A fundamental change to the requirements of operating system architecture is taking place as hardware designers move from speeding up individual processors to including ever more processing cores on a processor die. Multicore platforms have led to an increased pace in hardware architecture evolution that operating system engineers struggle to keep up with. Substantial effort is being put into today’s commodity operating systems to make them scale with the increasing number of cores and adapt to new cache and memory hierarchies. At the same time, programs start to employ parallelism to leverage the offered potential for speedup. Commodity operating systems increasingly need to handle a dynamic and interactive mix of parallel applications sharing a multicore machine.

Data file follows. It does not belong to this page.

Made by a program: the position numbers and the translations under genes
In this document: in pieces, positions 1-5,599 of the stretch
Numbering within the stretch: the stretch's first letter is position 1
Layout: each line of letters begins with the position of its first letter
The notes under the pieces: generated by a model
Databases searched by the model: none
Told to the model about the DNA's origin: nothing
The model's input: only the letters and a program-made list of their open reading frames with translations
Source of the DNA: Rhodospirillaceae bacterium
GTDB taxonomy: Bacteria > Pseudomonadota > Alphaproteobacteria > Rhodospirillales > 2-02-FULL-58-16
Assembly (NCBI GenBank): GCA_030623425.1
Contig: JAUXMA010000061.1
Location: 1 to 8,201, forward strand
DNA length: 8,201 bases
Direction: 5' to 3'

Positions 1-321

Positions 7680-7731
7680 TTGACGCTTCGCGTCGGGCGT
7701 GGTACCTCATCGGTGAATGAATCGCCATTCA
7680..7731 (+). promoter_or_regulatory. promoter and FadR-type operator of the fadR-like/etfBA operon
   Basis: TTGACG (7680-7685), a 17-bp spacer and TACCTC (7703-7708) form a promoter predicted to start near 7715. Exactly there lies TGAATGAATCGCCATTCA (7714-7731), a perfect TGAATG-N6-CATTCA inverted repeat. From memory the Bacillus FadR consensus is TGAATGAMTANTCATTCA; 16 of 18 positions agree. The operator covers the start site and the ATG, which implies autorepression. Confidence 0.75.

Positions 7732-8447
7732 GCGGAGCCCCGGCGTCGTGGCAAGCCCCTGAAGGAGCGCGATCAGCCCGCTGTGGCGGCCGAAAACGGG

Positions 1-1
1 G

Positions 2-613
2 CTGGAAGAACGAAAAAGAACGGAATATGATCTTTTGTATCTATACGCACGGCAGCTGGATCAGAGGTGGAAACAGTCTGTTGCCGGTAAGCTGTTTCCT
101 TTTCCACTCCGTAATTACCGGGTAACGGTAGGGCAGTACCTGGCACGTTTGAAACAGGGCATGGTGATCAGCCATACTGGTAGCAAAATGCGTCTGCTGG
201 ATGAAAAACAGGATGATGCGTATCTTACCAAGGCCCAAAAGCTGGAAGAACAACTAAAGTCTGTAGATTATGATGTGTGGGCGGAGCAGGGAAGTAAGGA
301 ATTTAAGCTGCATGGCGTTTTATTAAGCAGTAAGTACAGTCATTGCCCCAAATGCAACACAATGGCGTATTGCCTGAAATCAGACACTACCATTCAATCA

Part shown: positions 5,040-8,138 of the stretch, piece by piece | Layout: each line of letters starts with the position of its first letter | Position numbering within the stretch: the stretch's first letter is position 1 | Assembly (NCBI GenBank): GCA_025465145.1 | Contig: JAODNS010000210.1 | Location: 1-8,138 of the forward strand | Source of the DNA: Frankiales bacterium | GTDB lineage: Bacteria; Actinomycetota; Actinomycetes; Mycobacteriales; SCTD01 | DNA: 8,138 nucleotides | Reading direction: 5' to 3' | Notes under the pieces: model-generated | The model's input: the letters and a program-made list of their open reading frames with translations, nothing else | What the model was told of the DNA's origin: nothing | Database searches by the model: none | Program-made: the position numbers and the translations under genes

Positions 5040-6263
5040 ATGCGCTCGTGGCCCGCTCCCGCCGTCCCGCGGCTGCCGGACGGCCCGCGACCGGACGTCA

In my thesis I have been working with others to design and build the Barrelfish operating system. Barrelfish is designed from scratch for multicore architectures. Using the processor scheduling subsystem as an example, I will discuss the general problems that arise in building an OS resource management component, such that it is both scalable with an increasing number of cores, as well as agile with the changing hardware architecture. Finally, I will discuss abstractions to support scheduling of a dynamic mix of parallel applications in an interactive setting and show in two example scenarios how these abstractions can significantly improve the performance of a mix of parallel applications sharing the machine.